The team recently engaged with Bangalore Metro and others to develop an innovative approach to solving first and last mile connectivity issues for existing metro systems in the region.

“We see integrating the complete value chain (first mile – transit – last mile) of public transit from doorstep to doorstep as crucial to providing the delightful customer experience that makes people switch from other, unsustainable forms of transport,” said Sibesh Kar, Hyperloop India team lead.

“We hope winning the Hyperloop One Global Challenge and working alongside Hyperloop One to realize the common future of on-demand, packetized, public transit will not only pave the way for radical transit leapfrogs like the Hyperloop in the future, but also incentivize a shift towards widespread shared mobility, in India and outside,” said Kar.

AECOM India: Bengaluru-Chennai

AECOM India leveraged its years of expertise providing planning and engineering services for large, complex infrastructure projects across India to tailor a proposal to connect Bengaluru – Chennai.

This route would connect Bengaluru, the fourth largest technology cluster in the world, with the port city of Chennai, a locus for automotive and high-tech manufacturing.

The proposed 334-km system would use the existing NH-4 highway right-of-way, and reduce a greater than four-hour car journey to just over 20 minutes with Hyperloop.



The projected passenger flow along this corridor is expected to grow to 130 million journeys per year by 2035, according to the Chennai Bangalore Industrial Corridor (CBIC) development plan.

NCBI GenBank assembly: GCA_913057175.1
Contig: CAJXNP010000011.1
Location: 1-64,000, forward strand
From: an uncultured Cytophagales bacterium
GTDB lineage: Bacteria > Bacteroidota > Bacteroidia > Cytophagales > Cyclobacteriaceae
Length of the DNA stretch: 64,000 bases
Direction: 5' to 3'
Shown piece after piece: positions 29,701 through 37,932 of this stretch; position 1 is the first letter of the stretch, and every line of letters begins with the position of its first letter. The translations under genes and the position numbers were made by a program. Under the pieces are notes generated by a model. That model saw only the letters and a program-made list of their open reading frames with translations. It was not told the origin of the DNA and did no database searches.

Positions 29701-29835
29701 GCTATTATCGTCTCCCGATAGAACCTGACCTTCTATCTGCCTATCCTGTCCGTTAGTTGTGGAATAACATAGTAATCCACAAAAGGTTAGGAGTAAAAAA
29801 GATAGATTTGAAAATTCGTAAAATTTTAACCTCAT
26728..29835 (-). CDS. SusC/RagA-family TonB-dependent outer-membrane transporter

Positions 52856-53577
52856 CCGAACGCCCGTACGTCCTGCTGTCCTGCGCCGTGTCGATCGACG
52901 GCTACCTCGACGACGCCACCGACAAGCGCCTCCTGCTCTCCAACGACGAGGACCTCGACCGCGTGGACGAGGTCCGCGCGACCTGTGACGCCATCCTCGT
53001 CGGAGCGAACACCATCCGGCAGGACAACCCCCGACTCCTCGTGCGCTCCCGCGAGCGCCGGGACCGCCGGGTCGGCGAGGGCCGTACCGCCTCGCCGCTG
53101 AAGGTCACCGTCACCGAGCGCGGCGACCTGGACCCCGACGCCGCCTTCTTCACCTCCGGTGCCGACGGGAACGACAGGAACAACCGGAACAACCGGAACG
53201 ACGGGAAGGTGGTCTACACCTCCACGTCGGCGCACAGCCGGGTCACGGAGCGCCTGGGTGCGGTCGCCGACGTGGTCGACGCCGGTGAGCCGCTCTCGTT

The plan further forecasts that by the year 2033, the Bengaluru-Chennai route will carry 65.2 million tonnes of freight in both directions. Today, 95 percent of landside container movement from the ports are done by trucks, with the remaining five percent by rail. The proposed Hyperloop route could divert passenger traffic from increasingly congested roadways.

At the same time, Hyperloop would help relieve major freight bottlenecks at the ports by shuttling containers and pallets continuously and reliably to inland container depots in Chennai as well as those near Bengaluru.

Hyperloop would also enable urban centers along the route to draw in resources and workers from further distances. “Enhanced connectivity [made possible by Hyperloop could] result in a flow of resources from developed cities to remote areas as well as people from the suburbs seeking more opportunities.

This will alleviate housing needs in developed areas by allowing people to live in remote, less expensive areas and still have easy access to opportunities,” according to the AECOM proposal.

Additionally, the proposal looks to improve airline travel in the region. According to the proposal, the Bengaluru airport is using 101% of its annual utilization capacity while Chennai airport is only at 52% capacity. A hyper-fast connection between the airports could ease capacity pressures and help boost air travel in the region.

We believe Hyperloop One’s technology aligns with Prime Minister Modi’s vision for a stronger and more prosperous India by connecting far-flung cities Indian cities as if they were metro stops, creating a lasting impact for India.

We’re excited to rally behind the Hyperloop One Global Challenge winning teams from India as they look to re-imagine travel in the country with Hyperloop.